Since vSphere 5.5 was released in September, I’ve seen a lot of blog articles related to the upgrade process. Most of these articles deal with the implementation details of some specific step – upgrading the vCSA, migrating from an older version of vCSA, fixing SSO, etc. However, it seems like one of the most common questions in the freenode #vmware channel is still, “In what order do I upgrade my vCenter without breaking things?” Let’s answer that question at a high level, without getting into the implementation details.
This info is based on VMworld 2013 sessions VSVC5690 (YouTube) and VSVC4945 (requires VMworld login) taught by Justin King, Josh Gray, and Kyle Gleed, be sure to watch the presentations for additional details.
Before you do anything else, read the Hardware Compatibility List and Interoperability Matrix for all your components. Make sure your hardware is supposed by the latest ESXi, make sure any plugins like multipath IO are available, check other VMware components like SRM for conflicts with vSphere versions, and finally check third-party solutions like Veeam (which, notably, did not support ESXi 5.5 until a few weeks after its release). If anything in your list does NOT support the latest version, evaluate its need and proceed accordingly. All the gains in the world when you move from ESXi 5.1 to 5.5 are lost if your backup solution breaks, but if it’s some minor tool you don’t need, perhaps the gain is worth it. Same thing with SRM, or vCAC, etc. Contact your vendors and find out when they will be ready and revisit this process at that time. Let’s assume everything passes so we can proceed.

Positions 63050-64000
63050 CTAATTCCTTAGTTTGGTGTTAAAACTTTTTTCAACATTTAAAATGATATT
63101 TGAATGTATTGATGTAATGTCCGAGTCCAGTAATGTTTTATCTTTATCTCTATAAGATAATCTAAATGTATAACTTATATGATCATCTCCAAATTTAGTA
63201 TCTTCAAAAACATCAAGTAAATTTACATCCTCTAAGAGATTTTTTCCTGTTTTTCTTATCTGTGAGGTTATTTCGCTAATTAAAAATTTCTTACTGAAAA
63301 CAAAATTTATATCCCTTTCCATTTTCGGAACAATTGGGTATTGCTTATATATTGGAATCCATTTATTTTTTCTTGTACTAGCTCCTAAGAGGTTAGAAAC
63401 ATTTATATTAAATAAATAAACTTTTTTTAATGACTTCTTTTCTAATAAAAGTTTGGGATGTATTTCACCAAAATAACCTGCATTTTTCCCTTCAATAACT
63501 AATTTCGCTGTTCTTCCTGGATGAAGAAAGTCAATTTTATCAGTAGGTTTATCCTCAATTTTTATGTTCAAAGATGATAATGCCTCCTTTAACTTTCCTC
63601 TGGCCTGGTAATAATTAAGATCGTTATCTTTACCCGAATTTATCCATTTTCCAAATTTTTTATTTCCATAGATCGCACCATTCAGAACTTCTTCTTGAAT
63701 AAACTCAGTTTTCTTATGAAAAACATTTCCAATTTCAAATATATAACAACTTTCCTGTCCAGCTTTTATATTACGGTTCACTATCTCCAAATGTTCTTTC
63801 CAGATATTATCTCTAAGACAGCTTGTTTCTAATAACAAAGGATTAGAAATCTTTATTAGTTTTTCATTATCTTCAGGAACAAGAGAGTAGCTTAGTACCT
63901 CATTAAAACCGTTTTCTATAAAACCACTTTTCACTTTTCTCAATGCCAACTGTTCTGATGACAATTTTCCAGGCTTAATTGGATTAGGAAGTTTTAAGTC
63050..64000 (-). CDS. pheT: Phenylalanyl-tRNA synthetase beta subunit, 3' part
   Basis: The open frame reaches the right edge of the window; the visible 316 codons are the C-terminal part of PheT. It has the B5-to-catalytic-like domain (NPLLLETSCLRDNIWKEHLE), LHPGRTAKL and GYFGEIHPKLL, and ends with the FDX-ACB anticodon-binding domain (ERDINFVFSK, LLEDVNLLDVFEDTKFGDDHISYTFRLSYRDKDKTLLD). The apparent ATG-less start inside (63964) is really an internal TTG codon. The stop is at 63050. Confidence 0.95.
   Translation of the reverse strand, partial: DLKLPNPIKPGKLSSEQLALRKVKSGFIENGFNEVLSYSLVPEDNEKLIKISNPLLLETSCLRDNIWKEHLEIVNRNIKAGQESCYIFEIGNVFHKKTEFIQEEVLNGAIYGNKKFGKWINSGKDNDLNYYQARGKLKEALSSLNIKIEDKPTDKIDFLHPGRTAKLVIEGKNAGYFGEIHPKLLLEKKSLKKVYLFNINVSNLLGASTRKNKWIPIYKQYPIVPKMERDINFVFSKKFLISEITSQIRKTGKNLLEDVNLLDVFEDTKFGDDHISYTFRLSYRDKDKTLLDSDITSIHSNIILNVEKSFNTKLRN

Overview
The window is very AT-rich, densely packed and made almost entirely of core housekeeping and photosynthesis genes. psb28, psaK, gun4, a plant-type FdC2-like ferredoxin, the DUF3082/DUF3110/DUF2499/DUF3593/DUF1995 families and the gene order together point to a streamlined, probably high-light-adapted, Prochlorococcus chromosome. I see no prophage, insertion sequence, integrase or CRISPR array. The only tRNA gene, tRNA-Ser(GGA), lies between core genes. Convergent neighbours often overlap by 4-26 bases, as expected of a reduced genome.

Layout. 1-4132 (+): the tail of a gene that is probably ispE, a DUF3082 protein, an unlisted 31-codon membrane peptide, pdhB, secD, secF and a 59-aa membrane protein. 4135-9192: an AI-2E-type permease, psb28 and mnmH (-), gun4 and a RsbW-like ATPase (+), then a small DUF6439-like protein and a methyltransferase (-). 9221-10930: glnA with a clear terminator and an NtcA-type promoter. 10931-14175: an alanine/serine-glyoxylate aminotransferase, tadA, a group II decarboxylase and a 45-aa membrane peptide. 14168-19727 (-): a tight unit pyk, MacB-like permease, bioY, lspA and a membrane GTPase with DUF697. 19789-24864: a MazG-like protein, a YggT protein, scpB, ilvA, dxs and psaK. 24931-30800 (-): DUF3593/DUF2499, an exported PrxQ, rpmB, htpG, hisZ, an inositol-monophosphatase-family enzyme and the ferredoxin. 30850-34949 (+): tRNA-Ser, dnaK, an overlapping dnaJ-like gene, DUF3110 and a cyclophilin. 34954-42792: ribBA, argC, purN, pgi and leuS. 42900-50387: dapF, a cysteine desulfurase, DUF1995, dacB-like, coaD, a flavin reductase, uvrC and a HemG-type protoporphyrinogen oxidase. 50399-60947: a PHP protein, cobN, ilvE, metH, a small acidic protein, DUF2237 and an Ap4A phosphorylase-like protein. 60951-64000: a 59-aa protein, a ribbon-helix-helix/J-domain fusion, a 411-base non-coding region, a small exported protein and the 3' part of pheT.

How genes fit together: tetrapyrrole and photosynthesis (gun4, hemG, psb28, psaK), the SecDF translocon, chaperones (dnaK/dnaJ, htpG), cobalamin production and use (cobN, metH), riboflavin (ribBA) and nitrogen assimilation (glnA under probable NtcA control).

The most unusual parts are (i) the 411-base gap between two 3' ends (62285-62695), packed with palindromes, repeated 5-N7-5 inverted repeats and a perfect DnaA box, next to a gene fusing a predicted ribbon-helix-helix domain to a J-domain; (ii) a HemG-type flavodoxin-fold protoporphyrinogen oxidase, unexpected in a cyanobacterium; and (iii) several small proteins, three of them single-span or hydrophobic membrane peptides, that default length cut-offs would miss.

Now that you’ve determined everything will survive an upgrade, the first component to upgrade is vCenter. Plan this out. If you’re using VCSA, changing versions may require standing up a new VCSA and importing old data. If you’re on a new enough version, you can install updates on the existing VCSA server. If you’re using a Windows server, use either Simple Install (one server) or Custom Install (multiple servers) and install the correct components on each server. Modern recommendations are to use a single server when possible. If you have multiple vCenter servers, use Simple Install on the server hosting SSO and Custom Install elsewhere, or you may end up with additional SSO realms on the other servers. There’s a lot of caveats here, be sure to review release notes and try the upgrade in your test environment first. If you don’t have a test env/lab, at a bare minimum, clone the vCenter VM, attach it to an isolated network, and ensure you can log into the vSphere Web Client afterward.
Next, upgrade VUM and any plugins you use. As the plugins frequently talk to the hosts, they need to be upgraded before the hosts, and in VUMs case, we can use it to perform some of the other upgrade steps. Be aware that you will lose your VUM patch baselines when you do this, recreate as needed. Create a new base image for the ESXi version you will install on hosts. Include any VIBs required at this stage.
The third component to upgrade are the hosts. I suggest you use your upgraded VUM to create a new baseline with any host drivers and plugins and deploy that to your hosts in a rolling upgrade fashion. If you have a DRS-enabled cluster that can handle 1 node being offline (your cluster SHOULD be able to do so!), upgrading the cluster object will perform rolling upgrades for your without any downtime. If you don’t have DRS, or don’t have a cluster, enable maintenance mode and vMotion your VMs as appropriate, or commit to some downtime, and upgrade the hosts. If you don’t have VUM or don’t want to use it, you can always upgrade from an ISO or even at the CLI.